Chowchilla prison gets first male inmates

By Marc Benjamin / mbenjamin@fresnobee.comOctober 12, 2012 

FRESNO -- Thursday was move-in day for 100 male inmates at Valley State Prison, formerly the Valley State Prison for Women in Chowchilla.

The men are coming from prisons across California as part of the state's plan to gradually convert the Chowchilla lockup into a men's institution by early 2013.

Men arriving at the prison over the next few months are lower-security "level 2" inmates with short terms. They are trying to get out of gangs and have other protection needs, said Dana Simas, a Sacramento-based spokeswoman for the California Department of Corrections.

She said the inmates moving in are among the least dangerous in the state prison system.

The prison will house women for a few more months, she said. The women's side has 1,693 inmates. The sexes are separated by a large, walled yard.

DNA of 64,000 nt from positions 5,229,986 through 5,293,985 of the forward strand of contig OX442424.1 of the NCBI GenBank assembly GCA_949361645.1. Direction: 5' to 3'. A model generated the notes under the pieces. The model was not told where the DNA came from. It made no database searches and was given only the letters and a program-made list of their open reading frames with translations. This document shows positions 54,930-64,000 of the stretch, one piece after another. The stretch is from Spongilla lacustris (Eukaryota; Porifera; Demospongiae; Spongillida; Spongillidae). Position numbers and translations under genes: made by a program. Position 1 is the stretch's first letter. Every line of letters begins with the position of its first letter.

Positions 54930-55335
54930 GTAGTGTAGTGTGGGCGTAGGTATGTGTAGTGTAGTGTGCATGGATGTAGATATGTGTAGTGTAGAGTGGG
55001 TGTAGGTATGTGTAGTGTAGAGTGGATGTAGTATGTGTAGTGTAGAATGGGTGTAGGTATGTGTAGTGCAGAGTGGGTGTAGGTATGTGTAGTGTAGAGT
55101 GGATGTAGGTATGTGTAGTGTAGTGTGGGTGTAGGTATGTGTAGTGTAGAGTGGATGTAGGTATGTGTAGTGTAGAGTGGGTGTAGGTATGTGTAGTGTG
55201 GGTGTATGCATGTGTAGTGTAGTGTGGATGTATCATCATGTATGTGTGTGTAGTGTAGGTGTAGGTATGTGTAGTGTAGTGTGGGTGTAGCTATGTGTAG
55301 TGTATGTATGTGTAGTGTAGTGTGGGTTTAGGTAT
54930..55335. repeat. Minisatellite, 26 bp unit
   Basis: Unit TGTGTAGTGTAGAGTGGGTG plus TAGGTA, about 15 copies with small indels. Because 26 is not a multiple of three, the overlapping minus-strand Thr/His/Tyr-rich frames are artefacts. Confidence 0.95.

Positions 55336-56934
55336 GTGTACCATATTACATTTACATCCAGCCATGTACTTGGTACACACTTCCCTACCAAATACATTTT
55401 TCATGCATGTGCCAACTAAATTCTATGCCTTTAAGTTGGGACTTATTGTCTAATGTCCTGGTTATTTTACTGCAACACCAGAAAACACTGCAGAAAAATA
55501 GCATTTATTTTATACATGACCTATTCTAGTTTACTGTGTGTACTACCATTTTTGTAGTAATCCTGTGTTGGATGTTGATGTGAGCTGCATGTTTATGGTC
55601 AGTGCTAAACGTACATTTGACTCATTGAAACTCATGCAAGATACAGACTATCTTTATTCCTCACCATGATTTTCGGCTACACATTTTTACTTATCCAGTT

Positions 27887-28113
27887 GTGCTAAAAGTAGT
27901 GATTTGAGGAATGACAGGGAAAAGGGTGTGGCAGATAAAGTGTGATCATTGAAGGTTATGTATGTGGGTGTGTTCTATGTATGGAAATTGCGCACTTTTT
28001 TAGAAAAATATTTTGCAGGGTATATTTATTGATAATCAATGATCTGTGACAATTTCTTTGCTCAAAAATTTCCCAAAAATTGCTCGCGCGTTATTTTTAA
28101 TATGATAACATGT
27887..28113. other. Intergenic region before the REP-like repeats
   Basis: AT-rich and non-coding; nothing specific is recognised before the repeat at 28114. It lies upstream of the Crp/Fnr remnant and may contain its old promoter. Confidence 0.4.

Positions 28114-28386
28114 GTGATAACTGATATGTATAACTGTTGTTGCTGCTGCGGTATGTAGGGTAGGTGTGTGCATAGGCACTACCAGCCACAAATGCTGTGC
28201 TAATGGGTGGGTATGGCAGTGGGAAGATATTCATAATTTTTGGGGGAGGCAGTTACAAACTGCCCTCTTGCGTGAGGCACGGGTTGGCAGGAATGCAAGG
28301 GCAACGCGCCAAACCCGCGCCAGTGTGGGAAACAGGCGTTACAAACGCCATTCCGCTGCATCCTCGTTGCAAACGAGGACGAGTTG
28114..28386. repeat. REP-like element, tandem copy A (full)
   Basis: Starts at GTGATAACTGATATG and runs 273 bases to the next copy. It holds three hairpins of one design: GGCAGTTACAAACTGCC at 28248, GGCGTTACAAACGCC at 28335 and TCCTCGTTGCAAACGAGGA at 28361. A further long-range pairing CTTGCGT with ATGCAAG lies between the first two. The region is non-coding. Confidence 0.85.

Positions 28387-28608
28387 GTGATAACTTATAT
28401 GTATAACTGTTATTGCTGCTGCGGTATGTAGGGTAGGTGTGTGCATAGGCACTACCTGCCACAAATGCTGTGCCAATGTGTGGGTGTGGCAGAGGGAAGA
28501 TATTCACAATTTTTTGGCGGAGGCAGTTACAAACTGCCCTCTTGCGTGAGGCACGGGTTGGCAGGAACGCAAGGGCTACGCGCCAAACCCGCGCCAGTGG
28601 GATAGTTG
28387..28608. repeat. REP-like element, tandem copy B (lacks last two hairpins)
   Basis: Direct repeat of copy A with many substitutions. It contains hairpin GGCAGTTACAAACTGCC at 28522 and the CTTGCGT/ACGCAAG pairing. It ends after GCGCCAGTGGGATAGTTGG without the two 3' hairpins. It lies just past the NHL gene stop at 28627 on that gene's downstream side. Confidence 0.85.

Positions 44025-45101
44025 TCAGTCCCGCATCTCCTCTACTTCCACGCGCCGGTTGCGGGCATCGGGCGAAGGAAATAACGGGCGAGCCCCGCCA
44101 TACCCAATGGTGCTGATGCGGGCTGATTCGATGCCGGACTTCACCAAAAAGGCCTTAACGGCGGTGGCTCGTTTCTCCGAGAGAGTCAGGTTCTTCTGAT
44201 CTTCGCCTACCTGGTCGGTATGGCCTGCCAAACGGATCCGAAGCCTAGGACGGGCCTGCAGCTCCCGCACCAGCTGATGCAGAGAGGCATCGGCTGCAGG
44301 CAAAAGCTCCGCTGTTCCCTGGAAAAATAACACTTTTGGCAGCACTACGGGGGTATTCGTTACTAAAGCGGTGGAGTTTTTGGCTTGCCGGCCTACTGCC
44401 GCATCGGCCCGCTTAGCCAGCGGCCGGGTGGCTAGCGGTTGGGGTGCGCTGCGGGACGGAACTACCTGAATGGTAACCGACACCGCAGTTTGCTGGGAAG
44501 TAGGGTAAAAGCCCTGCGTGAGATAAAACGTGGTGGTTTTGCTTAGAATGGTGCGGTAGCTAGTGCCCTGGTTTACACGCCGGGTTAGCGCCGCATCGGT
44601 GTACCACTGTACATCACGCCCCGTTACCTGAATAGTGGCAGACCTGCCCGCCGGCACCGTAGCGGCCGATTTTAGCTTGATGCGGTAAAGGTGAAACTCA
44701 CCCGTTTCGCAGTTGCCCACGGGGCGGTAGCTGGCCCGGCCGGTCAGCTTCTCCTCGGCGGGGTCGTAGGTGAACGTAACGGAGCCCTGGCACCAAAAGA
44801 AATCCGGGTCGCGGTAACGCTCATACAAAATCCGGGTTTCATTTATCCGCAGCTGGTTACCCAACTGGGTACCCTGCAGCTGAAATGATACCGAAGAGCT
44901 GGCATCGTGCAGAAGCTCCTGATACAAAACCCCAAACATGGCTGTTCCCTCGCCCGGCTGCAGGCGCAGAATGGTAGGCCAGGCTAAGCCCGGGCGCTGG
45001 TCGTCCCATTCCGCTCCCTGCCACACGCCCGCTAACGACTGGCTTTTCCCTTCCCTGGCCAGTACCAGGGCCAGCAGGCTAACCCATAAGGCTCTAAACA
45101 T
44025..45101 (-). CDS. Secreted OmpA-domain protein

A decision last week by a Contra Costa Superior Court judge ended an injunction won by the city of Chowchilla that kept the state from moving ahead with its conversion plan.

A hearing Dec. 7 could re-establish the injunction, said Mark Lewis, Chowchilla's city administrator.

Lewis said the state previously promised county officials that Chowchilla would have only women's prisons. The Central California Women's Facility is across the road from Valley State Prison.

The city sued the state for failing to produce an environmental impact report. Lewis said men's prisons tend to attract more relocating-inmate family members than women's prisons.

But the state refused to prepare the environmental document that would have evaluated effects on roads, water, schools, policing and social services caused by more families relocating, he said.

In California, on average 2 percent of inmate families move to a city where a prison is, Simas said. She said the state does not distinguish between people moving to be near men's or women's prisons.

If the state proceeds with the conversion, all women will move out by early 2013 and Valley State Prison will become a men's prison. At its maximum, it could hold more than 2,300 inmates, Simas said.

Women will go to the nearby Central California Women's Facility, California Institution for Women in Southern California and a re-activated 400-bed women's prison in Folsom, Simas said.

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